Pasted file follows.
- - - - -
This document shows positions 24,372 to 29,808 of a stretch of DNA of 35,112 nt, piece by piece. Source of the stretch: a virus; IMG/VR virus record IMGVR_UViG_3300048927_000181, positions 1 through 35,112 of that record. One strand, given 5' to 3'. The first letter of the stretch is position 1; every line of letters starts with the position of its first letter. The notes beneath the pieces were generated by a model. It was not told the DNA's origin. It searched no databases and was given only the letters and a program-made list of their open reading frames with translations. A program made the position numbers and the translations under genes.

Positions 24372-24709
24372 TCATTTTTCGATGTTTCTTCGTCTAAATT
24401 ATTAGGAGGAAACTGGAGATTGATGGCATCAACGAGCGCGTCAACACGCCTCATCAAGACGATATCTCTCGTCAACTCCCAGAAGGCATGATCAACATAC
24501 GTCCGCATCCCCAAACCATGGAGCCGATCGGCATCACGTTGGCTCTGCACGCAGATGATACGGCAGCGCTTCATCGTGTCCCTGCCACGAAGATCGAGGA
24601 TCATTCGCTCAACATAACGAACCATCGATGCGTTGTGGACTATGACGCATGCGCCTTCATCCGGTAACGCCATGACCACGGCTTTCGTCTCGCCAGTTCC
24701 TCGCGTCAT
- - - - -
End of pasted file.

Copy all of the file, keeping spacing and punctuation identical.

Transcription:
This document shows positions 24,372 to 29,808 of a stretch of DNA of 35,112 nt, piece by piece. Source of the stretch: a virus; IMG/VR virus record IMGVR_UViG_3300048927_000181, positions 1 through 35,112 of that record. One strand, given 5' to 3'. The first letter of the stretch is position 1; every line of letters starts with the position of its first letter. The notes beneath the pieces were generated by a model. It was not told the DNA's origin. It searched no databases and was given only the letters and a program-made list of their open reading frames with translations. A program made the position numbers and the translations under genes.

Positions 24372-24709
24372 TCATTTTTCGATGTTTCTTCGTCTAAATT
24401 ATTAGGAGGAAACTGGAGATTGATGGCATCAACGAGCGCGTCAACACGCCTCATCAAGACGATATCTCTCGTCAACTCCCAGAAGGCATGATCAACATAC
24501 GTCCGCATCCCCAAACCATGGAGCCGATCGGCATCACGTTGGCTCTGCACGCAGATGATACGGCAGCGCTTCATCGTGTCCCTGCCACGAAGATCGAGGA
24601 TCATTCGCTCAACATAACGAACCATCGATGCGTTGTGGACTATGACGCATGCGCCTTCATCCGGTAACGCCATGACCACGGCTTTCGTCTCGCCAGTTCC
24701 TCGCGTCAT